It's something Adam Graetz always wanted to do.
For as long as his dad can remember, the Largo native talked about joining the Army. Graetz's wife of three years knew of his desire as well. She supported his dream.
But Graetz, a former medic at the Dunedin and Largo fire departments, has been away from his family for 22 of the last 24 months. He has missed Thanksgiving and both of his 2-year-old son Jackson's Dec. 7 birthdays.
Fulfilling his dream and serving as an Army medic stationed in Ramadi, Iraq, Spc. Graetz will miss Christmas.
It's a sacrifice he and his family have shouldered in anticipation of a brighter future for themselves and for the nation the United States has vowed to restore.
"The separation is hard," Graetz, 35, said last week during a phone interview from Ramadi. "But I feel I'm helping a lot more people. I defend the greatest nation in the world and can also help embattled nations around the world. It is very hard to look at it that way right now. This is tough."
It's just as tough for his wife, Abigail, who is due to give birth to the couple's second son in six weeks.
The two met during an orientation for Sunstar Ambulance, where she was a emergency medical technician. They married in 2006. She now lives in Fort Bragg, N.C., with their son.
"It is hard being the one left behind," Abigail Graetz, 33, said. "But it's also hard to know fully all the day-to-day emotions you sign up for till you are there. Like spending birthdays, anniversaries, Thanksgiving, Christmas, New Year's and possibly even the births of our children without our loved ones by our sides.
"On some days, just the sight of a dad with his small child can be the thing that brings tears to my eyes."
Adam Graetz graduated from Largo High School. He became a medic and worked at Dunedin's Fire Department for five years before heading to Largo's Fire Department, where he worked for about 21/2 years. He is a triathlete who has competed internationally for the United States several times.
Graetz graduated from Barry University in August 2008 with a bachelor's of science in exercise science. The next month, he left the Fire Department and went to boot camp. He was 34 years old.
"He was old enough to know what he was getting into," said his father, Ernie Graetz, 68, of Largo. "But as a parent, I am not gung ho with him being there because I worry about him. As a parent, you worry about your child being in a place of danger, but you are sill proud of him."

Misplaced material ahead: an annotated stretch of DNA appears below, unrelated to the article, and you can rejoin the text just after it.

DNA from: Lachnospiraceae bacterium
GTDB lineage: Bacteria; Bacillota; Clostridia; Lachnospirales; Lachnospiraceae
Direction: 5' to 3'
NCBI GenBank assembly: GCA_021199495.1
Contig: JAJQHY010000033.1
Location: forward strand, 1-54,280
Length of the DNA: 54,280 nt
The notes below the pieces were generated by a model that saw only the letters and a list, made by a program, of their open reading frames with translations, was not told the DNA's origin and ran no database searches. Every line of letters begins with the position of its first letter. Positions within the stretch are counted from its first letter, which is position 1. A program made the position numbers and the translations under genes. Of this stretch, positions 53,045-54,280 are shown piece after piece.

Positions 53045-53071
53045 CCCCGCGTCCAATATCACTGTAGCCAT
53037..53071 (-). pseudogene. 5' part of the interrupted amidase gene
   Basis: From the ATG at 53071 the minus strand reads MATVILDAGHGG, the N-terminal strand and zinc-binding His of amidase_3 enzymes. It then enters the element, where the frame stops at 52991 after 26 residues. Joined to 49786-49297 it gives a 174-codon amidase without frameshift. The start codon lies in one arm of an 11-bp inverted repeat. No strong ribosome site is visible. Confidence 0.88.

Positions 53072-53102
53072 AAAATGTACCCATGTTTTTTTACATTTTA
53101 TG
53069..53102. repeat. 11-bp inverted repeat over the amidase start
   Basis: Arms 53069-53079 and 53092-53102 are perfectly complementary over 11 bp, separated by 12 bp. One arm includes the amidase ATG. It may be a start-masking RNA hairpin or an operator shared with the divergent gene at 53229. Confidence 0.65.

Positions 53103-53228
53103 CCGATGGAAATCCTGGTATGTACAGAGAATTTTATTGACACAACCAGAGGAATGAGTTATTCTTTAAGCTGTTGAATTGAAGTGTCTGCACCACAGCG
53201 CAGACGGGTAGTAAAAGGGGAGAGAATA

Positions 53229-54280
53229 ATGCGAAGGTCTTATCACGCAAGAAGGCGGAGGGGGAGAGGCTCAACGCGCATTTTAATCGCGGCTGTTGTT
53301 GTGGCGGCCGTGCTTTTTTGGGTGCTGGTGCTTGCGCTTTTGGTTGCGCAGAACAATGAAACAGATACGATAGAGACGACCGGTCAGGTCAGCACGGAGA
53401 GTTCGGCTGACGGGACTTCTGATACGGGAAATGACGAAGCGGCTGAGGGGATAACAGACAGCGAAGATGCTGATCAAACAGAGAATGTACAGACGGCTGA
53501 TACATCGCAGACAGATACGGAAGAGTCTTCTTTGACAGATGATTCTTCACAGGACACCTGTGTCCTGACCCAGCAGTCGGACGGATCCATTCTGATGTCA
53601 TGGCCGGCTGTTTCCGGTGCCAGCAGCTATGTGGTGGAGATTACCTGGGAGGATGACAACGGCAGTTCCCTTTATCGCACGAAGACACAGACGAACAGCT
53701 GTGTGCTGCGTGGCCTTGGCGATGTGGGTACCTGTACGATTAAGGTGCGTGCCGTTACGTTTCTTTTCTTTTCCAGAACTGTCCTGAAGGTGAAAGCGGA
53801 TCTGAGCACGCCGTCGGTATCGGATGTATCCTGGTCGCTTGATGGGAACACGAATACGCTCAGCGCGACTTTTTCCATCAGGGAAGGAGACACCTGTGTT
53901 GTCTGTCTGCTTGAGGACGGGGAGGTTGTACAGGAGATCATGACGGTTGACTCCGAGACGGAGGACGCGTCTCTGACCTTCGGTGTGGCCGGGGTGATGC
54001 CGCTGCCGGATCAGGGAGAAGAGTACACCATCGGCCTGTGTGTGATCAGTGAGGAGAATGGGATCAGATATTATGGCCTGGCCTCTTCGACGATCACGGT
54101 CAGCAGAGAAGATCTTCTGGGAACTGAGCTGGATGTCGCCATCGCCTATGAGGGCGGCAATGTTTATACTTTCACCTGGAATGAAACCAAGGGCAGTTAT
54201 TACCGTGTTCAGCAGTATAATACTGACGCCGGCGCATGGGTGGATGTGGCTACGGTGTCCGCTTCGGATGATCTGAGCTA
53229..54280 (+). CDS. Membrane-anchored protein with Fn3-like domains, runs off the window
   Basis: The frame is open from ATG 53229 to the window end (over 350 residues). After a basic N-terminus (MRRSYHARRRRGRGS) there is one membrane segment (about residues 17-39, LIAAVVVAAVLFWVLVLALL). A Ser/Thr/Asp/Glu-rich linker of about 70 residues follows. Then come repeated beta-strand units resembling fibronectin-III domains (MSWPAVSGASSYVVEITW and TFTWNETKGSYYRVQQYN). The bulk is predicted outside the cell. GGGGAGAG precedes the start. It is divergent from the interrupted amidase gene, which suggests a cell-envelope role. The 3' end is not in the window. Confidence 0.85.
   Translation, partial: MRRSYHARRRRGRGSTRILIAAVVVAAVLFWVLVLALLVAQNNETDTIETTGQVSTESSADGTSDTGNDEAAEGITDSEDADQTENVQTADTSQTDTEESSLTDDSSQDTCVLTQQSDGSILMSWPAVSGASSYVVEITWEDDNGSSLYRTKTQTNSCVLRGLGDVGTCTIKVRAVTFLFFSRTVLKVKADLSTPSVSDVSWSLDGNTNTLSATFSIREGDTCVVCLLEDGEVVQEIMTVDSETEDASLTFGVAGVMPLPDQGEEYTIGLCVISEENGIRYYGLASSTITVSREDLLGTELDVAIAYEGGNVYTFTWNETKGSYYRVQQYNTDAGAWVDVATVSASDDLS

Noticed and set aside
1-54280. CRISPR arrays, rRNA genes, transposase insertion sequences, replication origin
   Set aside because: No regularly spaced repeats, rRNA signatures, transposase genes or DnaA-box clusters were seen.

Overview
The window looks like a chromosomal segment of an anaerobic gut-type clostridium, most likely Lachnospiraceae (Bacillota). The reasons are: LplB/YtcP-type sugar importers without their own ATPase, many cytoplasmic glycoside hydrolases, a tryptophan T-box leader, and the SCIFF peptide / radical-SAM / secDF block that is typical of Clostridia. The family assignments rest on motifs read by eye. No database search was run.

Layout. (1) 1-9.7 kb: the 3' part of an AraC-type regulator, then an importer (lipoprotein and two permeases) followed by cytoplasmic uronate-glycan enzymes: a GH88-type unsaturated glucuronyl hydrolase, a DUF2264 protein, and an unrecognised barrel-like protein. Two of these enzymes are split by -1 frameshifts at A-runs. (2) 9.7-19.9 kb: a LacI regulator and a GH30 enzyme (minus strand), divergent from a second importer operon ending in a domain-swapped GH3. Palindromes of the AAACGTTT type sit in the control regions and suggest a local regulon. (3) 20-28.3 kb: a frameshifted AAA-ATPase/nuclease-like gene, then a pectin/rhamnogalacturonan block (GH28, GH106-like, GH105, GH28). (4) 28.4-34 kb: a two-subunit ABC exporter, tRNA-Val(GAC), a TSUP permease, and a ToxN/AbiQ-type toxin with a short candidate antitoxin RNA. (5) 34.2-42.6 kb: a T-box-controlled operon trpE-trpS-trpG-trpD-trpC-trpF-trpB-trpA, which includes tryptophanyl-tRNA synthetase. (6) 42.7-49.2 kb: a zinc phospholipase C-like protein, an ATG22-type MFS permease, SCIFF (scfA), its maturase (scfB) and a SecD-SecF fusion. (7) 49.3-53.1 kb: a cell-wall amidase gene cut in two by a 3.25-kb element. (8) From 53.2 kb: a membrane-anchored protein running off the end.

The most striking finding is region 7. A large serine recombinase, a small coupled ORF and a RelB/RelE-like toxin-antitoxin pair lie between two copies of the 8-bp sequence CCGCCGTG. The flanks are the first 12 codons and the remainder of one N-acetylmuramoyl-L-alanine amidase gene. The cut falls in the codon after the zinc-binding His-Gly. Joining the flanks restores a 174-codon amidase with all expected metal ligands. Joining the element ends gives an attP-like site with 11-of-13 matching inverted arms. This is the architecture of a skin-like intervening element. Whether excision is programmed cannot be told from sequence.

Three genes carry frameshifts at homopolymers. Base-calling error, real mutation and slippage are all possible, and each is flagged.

Graetz is with the 82nd Airborne 2-504 Parachute Infantry Regiment at the Blue Diamond Forward Operating Base. He is expected to be in Iraq until August. As a combat medic, he helps take care of the medical needs of an infantry platoon.
In addition, Graetz said he works with an Iraqi one-star general and helps train Iraqi medics and doctors.
In February, Graetz will have his final interview for the Army's Officers Candidates School.
With elections approaching in Iraq, things are expected to get testy over the next few months.
"We have had rocket attacks against our FOB, a large vehicle-borne explosive device destroy a bridge right outside our compound and sniper attacks against other trucks in our unit," Graetz said. "They expect it to be a little crazy until after the elections in March."
Graetz is hoping to come home at the end of January for the birth of his second son, Noah.
Abigail is hopeful but realistic.
"As an Army wife, one of the things I've had to learned to do is make plan A, B, and C," she said. "I'm praying and hoping that he will be here."
Graetz is aware of his sacrifice.
Son Jackson was 10 months old when he left for training. Not only has he missed his son's birthdays, he also missed his son's first steps, and some of his son's first words were babbled over a telephone.
But Graetz said that's nothing compared with the sacrifice his family is making.
"Everyone talks about the soldiers, but our wives, husbands, kids, they are just as deployed as we are," Graetz said. "That gets forgotten sometimes."
Demorris A. Lee can be reached at firstname.lastname@example.org or 727-445-4174.